I probably would’ve found AI helpful while pursuing both my BA and BS degree in college. I think there’s potential for it to make a meaningful impact on collegiate coursework. But it’s not without its caveats. In a recent Nature article, the magazine’s parent company Springer Nature—one of the largest publishers of academic papers in the world—laid forth some ground rules for how to use ChatGPT to make science more transparent. This is clearly a hot issue and it’ll remain that way for some time to come. As the conversation continues, it seems everyone has a take on this subject. Even Product Hunt—a site where many of us likely heard about AI apps in the first place—published an essay ruminating about the fate of creative work in the future.
I will be the first one to point out that I’m not an expert in this field, nor am I qualified to make judgments about the future of AI. As someone who might be affected by it, I can say the sense of dread is very real. But that dread also comes with a sense of hope and the belief that these tools could be extremely beneficial to enhance our lives (if used properly).
“Artificial Intelligence may be the next big thing, but it’ll never be able to beat the creativity and ingenuity of a human mind—unless of course the AI is programmed to be a total smartmouth, then it might get the upper hand!”
— YouChat, when asked to generate a quote about AI in the style of Tedium. I did add a few additional instructions to get it to create something funny, but we didn’t edit the quote in any way.
The rise of AI-infused hustle culture
At the moment, there seems to be a sprint for productivity and hustle culture looming over AI. Just look at the first page of YouTube when you search for “ChatGPT.”
Following ChatGPT’s release, it didn’t take long for all the “optimization” and “productivity” gurus to come out of the woodwork. Then, the courses and YouTube tutorials began popping up.
“Here’s how to make your prompts 10x better!”
“Unlock the Magic or AI with these five simple tricks!”
“Magically create copy in seconds!”
Ok, cool. Cool. In practice, it takes significant prompting and tweaking/developing your prompts to attain usable results.
What the ads often omit is the fact that the “magic copy” requires high level prompting and some actual legwork to generate high-quality results. Larger companies are now experimenting with using AI in some capacity. Adobe is doing something with generative AI by trying to incorporate it into its overpriced apps. An author, Robert Solano, wrote a children’s book using AI. And guess what Buzzfeed is doing soon? Beyond that, generative AI has been all over the news cycle lately.
One man, Jomo K. Johnson, apparently wrote over 12,000 books with ChatGPT and published them in paperback. More recently, a few software engineers tried their hand at writing children’s books. Someone used ChatGPT to create malware. And everyone already knows about the guy from my home state (Colorado) who won the state fair art competition with something he created in Midjourney (and edited afterward).
AI is affecting stock photo services too. While Getty Images is involved in a lawsuit against Stability AI, OpenAI and Shutterstock are inking deals to make generative AI a part of the service. As we already mentioned, Microsoft hit the honeypot with their OpenAI integration deal. Even the awesome browser, Vivaldi, recently made You.com one of its default search providers.
To say AI is here to stay is obvious and hustle culture is still exhausting, no matter what the tools happen to be at the moment. But the form it will take—and how we ultimately integrate it into our lives—is a vast uncertainty leading us blindly into the future.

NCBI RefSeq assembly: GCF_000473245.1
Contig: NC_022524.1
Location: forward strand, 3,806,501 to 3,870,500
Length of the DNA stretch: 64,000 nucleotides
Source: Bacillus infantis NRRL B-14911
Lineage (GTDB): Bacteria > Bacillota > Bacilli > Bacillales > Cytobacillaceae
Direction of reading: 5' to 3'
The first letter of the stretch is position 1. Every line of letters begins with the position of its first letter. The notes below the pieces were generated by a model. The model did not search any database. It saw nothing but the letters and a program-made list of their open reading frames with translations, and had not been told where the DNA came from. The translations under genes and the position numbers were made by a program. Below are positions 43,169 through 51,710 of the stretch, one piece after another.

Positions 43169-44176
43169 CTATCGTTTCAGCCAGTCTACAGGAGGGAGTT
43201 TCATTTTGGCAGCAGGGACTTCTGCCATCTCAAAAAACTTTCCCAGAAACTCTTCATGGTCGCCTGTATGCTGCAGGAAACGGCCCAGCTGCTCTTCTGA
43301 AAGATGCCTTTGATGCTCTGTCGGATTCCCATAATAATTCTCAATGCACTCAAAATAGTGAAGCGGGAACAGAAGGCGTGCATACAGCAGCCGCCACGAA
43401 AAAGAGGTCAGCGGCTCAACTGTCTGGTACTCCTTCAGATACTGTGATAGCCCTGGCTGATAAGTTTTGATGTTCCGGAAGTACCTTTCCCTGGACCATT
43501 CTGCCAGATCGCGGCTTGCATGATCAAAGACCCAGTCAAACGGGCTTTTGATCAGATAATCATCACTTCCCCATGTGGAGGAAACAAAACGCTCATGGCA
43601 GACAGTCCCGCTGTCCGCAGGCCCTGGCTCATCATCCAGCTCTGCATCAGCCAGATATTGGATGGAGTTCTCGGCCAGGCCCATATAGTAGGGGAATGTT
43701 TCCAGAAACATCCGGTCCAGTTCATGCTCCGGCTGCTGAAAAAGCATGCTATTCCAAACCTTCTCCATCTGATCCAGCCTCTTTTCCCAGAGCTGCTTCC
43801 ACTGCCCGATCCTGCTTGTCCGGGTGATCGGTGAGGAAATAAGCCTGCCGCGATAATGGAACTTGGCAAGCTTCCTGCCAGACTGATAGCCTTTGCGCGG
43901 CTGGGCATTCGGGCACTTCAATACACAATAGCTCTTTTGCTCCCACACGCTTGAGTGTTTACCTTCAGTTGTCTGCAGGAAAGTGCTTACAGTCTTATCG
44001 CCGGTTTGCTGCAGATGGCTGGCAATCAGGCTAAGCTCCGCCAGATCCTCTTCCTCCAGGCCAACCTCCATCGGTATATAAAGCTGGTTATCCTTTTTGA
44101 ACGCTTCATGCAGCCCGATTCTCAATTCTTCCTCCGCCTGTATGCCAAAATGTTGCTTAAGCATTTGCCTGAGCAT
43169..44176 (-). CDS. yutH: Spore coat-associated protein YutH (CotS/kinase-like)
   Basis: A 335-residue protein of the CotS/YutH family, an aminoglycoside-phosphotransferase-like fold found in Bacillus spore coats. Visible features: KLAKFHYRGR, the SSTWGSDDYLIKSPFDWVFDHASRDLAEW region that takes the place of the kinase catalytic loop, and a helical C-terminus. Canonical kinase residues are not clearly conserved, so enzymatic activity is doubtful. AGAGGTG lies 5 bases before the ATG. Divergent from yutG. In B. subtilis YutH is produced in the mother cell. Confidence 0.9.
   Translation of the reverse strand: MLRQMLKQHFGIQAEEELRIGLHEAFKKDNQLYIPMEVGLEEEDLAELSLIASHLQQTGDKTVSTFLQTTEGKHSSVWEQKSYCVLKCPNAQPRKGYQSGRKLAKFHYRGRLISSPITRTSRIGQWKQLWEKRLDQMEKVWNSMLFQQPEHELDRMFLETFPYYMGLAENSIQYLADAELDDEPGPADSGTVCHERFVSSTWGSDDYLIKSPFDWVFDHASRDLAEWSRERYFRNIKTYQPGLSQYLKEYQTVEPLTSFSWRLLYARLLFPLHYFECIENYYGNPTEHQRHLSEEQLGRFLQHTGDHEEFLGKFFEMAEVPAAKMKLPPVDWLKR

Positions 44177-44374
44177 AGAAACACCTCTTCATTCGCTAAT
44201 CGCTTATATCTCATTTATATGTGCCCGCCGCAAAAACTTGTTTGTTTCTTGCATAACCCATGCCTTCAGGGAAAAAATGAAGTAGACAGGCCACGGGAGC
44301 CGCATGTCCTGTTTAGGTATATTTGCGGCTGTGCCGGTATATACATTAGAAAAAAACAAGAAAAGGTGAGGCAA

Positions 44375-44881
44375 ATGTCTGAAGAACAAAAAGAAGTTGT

The reported amount of money Microsoft committed to its upcoming deal with OpenAI. Although they’re not providing specific amounts yet, this is a ballpark number for the massive investment. The company was already working with OpenAI—they invested $1 Billion in OpenAI in 2019, and became their exclusive cloud provider that year. Most users probably won’t even notice when the tools are eventually incorporated into Microsoft’s products, but only time will tell us how this will play out long-term (just to give you an idea of how rapidly things are evolving with AI, someone released a third-party add-on for Microsoft Word with GPT-3 integration literally a few days before publication).
A dip into the vast ocean of AI writing apps
It was probably inevitable, but it wouldn’t make sense not to discuss specific AI apps in an article about AI. I’ve personally tried all of these and I’m not being paid or sponsored in any way. If somebody wants to pay me a response for me to use their products right about them, I’m 100% open to it.
None of the text in this issue of Tedium—except where explicitly noted—was generated by AI. But we thought it might be interesting to test some of the more prominent AI utilities on the market. Ok, here goes:
Simplified did a fantastic job helping me write an ad for Haunted Cheese Graters. The initial draft hit most of the key points, but still required a complete rewrite to be funny and cohesive. Here’s the ad:
This is another AI writing utility that uses “cure writer’s block” as its marketing message. It’s quite similar to most other current products and works in much the same way. For the brief time I experimented with Hyperwrite, I had some fun with some of its features. I ran out of tokens pretty fast, so didn’t get as much hands-on time with it. Hyperwrite offers GPT-3 integration, an image generator, and a sourcing tool. Ostensibly, the sourcing tool should provide at least one usable resource link relevant to your text. So, I tested out all three features. The writing portion was a bit lackluster. The output was stilted and boring. I tried to use it for sourcing on a tech-related piece … and every single source it provided was a keyword-stuffed, SEO article containing little relevant information to the subject (often, the links were broken as well). The image generator, on the other hand, created a few interesting items with the prompt: “a dapper, anthropomorphic squirrel enjoys dinner in the style of Vincent Van Gogh.” Here are the two best ones (out of 30 examples it generated):